Opioid Death Rate Slowing

The Massachusetts State House at night. Photo by J. Graham Pearsall/BU News Service

By Mina Corpuz
Boston University Statehouse Program

A version of this story ran in the Lowell Sun. 

BOSTON — Despite a continued jump in opioid-related deaths statewide, Middlesex District Attorney Marian Ryan says area communities are starting to see a slower increase in death rates.

About 251 people died from drug use in Middlesex County in 2016, according Ryan’s office, and 168 of those deaths were from heroin. That death toll is a 35 percent increase from the previous year.

“The decline may not seem significant, but we’re going in the right direction,” Ryan said at a recent opioid task force meeting at Lowell General Hospital.

From 2014 to 2015, drugs deaths in Middlesex County increased by about 35.6 percent from 145 deaths to 185, according to a handout from Ryan’s office. There was an 81 percent jump from 2013 to 2014, increasing from 80 to 145 drug deaths.

Lowell, the largest city in Middlesex County, had 56 opioid overdose deaths in 2015, 16 more than the previous year, according to the state Department of Public Health.

Opioids include heroin — which is illegal and often sold on the streets — and prescription drugs such as codeine, morphine and oxycodone, according to the Common Health for the Commonwealth report by the Massachusetts Health Council. The report tracks preventable conditions and social determinants of health.

A rise in heroin mixed with the potent synthetic drug fentanyl has led to an increase in overdoses, according to the report.

A close working relationship among law enforcement, medical staff and members of the community has been the key to seeing fewer opioid deaths, Ryan said.

“One of the things we often take for granted in Middlesex is collaboration and communication,” she said. “That gets so much done.”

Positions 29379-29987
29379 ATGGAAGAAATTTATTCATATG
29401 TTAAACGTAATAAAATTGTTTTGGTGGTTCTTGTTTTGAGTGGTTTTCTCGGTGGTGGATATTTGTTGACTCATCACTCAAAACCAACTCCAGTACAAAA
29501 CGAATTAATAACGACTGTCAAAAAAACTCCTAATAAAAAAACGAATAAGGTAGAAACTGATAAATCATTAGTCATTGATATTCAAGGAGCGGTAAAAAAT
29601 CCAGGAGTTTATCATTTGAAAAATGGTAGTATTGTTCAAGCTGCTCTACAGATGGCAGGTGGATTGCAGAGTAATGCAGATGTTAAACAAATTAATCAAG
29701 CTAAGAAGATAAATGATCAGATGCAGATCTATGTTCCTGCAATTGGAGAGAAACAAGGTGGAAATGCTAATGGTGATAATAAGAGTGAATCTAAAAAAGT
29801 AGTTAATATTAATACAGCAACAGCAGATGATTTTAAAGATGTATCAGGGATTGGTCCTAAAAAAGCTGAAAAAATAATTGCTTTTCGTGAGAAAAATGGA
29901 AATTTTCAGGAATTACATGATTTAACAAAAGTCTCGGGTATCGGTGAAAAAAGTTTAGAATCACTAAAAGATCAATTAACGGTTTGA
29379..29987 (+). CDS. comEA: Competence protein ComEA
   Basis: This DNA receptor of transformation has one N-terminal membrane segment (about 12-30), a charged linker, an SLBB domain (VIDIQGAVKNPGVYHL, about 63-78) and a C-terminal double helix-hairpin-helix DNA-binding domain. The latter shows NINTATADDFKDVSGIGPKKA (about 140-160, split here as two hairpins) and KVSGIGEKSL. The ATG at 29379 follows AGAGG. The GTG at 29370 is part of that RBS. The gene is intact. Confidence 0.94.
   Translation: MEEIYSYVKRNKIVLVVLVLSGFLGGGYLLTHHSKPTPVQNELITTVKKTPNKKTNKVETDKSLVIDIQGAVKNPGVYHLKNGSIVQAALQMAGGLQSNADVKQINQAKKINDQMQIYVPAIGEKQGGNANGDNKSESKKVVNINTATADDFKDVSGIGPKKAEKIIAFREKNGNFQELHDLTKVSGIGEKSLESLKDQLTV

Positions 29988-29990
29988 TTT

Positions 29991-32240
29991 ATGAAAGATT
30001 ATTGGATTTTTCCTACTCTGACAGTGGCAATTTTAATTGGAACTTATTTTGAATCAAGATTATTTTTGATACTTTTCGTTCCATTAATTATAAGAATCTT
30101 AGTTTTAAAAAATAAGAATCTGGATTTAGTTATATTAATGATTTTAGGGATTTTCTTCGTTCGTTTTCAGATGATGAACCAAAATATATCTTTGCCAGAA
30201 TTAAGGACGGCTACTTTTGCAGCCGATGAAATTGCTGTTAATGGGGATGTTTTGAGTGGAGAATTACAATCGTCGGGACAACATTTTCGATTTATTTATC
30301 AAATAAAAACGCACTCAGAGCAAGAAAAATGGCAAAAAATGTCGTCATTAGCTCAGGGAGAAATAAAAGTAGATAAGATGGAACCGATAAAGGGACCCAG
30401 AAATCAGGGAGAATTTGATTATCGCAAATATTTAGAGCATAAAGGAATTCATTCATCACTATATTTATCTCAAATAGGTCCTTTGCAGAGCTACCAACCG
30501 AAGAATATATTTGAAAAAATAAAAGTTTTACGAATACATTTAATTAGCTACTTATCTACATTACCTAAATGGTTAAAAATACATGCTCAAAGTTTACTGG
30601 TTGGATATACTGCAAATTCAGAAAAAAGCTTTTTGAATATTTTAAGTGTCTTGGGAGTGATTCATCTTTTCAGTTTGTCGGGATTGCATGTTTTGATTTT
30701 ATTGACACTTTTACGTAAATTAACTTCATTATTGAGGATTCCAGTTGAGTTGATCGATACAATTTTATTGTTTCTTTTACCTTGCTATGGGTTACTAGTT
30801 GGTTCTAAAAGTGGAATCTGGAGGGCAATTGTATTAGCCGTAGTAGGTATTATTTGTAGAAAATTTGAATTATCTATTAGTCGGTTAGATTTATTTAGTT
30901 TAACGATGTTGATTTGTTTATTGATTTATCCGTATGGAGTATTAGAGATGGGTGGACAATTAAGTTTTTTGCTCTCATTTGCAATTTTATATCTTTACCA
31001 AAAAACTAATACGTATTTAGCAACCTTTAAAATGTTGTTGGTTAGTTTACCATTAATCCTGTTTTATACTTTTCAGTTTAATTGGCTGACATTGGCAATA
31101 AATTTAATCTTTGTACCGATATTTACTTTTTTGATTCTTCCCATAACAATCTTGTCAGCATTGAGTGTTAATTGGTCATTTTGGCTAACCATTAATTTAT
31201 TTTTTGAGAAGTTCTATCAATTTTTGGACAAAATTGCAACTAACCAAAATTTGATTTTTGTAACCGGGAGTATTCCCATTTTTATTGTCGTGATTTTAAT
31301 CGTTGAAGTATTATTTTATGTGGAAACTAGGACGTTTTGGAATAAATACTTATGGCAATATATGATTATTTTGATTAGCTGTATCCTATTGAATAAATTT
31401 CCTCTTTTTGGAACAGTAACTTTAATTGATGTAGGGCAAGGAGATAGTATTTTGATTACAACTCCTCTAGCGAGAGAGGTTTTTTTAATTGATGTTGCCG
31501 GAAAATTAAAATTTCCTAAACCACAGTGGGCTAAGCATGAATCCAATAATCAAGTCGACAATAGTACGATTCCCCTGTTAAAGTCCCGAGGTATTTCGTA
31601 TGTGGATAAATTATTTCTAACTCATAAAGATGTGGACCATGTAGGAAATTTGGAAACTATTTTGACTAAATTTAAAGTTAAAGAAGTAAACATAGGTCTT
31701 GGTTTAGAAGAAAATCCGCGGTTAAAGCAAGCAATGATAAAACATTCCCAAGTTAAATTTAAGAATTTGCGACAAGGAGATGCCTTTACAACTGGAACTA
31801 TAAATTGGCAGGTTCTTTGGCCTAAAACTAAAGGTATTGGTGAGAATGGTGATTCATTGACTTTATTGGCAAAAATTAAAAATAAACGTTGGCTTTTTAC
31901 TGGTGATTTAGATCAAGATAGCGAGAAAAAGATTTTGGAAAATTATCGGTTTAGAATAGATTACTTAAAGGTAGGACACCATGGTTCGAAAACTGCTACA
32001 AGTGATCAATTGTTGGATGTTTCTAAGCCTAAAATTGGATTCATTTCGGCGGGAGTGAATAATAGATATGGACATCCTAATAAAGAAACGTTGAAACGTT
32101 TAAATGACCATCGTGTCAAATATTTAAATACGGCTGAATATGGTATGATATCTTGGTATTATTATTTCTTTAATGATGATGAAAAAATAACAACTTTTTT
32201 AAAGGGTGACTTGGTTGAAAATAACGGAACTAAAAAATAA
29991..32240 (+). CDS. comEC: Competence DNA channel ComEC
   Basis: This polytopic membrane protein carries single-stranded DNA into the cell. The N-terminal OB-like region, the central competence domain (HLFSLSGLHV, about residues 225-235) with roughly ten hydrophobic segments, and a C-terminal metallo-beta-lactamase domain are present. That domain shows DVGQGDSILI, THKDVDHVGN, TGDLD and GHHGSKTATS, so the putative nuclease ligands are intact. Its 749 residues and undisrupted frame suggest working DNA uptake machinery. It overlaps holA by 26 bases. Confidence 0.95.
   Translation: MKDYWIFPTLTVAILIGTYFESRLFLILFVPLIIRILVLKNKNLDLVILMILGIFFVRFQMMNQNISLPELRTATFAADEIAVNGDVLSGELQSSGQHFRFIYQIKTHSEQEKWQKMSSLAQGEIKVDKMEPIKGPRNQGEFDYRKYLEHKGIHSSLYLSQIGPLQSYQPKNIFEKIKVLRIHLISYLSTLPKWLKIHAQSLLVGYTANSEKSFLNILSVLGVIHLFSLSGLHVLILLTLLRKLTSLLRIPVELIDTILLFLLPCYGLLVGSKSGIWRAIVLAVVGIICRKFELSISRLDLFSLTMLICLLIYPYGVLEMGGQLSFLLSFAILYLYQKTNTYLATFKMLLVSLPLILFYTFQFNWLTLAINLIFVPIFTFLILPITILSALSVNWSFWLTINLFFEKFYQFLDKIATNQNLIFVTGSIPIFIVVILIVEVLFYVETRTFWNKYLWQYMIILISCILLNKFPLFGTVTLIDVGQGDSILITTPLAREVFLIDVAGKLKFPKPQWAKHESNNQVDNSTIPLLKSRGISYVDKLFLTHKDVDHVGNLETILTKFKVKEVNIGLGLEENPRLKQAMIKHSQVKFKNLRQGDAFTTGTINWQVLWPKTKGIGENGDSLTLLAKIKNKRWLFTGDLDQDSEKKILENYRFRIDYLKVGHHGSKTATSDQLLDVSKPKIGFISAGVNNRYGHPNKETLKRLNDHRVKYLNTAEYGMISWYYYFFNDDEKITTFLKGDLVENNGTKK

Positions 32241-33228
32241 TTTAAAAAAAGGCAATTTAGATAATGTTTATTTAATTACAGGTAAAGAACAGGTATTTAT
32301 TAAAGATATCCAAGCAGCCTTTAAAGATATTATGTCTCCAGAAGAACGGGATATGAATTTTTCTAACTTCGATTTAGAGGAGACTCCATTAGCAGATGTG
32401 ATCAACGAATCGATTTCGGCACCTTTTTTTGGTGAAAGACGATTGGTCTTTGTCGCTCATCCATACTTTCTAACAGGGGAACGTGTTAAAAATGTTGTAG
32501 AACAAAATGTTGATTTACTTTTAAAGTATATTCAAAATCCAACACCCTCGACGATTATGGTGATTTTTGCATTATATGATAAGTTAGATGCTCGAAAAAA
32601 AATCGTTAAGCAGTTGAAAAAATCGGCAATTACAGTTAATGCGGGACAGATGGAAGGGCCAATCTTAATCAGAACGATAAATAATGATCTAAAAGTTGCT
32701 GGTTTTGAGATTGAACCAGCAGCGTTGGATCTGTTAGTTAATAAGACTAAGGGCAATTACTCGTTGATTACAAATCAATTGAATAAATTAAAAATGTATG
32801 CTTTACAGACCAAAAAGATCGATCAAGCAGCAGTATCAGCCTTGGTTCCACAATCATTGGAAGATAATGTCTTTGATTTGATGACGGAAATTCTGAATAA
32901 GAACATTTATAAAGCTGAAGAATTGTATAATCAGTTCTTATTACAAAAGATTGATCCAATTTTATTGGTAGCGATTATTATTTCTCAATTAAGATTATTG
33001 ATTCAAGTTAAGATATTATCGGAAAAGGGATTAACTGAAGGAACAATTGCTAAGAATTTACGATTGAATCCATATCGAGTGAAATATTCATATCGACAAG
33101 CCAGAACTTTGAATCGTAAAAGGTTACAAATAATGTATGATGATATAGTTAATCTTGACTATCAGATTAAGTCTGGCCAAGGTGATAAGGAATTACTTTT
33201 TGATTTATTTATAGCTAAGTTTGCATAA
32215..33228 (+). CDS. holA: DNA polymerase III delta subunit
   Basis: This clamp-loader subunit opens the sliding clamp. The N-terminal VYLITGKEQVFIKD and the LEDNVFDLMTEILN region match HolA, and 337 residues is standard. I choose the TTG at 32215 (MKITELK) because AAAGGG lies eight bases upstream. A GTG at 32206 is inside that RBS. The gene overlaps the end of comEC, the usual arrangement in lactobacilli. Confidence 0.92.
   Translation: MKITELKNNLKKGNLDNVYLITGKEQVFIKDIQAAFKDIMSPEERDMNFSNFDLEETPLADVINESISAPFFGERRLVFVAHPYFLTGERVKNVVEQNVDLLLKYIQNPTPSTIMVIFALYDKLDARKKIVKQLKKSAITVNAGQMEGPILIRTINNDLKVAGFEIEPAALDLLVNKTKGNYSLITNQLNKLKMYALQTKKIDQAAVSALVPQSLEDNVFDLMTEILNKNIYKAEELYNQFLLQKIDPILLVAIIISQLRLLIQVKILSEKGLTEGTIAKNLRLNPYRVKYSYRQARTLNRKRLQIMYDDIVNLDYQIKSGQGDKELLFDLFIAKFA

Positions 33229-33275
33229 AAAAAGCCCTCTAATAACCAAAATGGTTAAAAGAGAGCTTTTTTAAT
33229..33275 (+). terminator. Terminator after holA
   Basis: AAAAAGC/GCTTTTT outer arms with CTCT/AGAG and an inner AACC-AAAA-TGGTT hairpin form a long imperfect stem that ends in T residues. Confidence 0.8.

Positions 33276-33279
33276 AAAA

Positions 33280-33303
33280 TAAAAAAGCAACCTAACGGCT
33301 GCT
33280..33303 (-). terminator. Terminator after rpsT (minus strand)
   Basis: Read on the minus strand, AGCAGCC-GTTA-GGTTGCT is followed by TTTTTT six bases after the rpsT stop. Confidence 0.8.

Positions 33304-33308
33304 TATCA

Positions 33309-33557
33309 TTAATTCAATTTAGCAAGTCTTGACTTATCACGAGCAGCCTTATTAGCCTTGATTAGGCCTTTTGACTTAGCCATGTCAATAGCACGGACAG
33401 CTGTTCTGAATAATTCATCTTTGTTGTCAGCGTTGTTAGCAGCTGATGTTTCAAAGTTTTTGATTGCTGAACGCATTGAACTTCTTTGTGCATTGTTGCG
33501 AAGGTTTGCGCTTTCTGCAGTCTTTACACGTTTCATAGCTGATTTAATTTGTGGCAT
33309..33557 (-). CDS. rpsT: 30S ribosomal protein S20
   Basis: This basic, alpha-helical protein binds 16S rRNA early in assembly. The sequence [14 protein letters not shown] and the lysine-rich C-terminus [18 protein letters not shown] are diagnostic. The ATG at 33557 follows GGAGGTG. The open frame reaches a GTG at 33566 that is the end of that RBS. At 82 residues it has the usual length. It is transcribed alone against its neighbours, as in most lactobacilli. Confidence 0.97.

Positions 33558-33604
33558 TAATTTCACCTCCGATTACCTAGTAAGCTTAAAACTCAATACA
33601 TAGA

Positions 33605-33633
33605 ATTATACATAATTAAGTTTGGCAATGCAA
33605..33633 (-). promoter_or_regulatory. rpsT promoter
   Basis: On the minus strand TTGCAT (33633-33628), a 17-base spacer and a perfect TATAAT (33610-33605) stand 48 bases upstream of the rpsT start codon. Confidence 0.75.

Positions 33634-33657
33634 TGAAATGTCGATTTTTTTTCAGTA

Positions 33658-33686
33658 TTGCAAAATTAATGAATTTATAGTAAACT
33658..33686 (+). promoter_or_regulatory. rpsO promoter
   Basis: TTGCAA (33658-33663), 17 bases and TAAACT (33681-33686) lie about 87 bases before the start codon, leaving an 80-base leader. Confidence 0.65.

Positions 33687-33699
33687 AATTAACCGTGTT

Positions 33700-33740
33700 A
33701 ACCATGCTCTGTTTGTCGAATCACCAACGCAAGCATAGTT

Lowell House Inc. CEO William Garr said continuing to provide support and on demand services has helped keep people in recovery longer.

The treatment center has increased the number of recovery beds and added programs that help recovery, he said.

“I think we have been successful to some degree with that, but of course we’d like to be totally successful,” he said. “We’ll never totally eliminate alcohol and substance addiction issues, but certainly we can reduce it.”

Lowell Police Superintendent William Taylor said the focus has been working with prosecutors and other departments to target drug traffickers who are “profiting off of families.”

Statewide, 1,465 people died from opioid overdoses in 2016, according to recent data from DPH. About 500 deaths could be added to the total once cases are reviewed.

Since 2014, the rate of increase in deaths statewide has hovered around 20 percent, according to DPH. From 2013 to 2014 there was a 44 percent spike in opioid deaths.

Nearly 40 bills addressing the issue have been referred to the Legislature’s Committee on Mental Health, Substance Use and Recovery.

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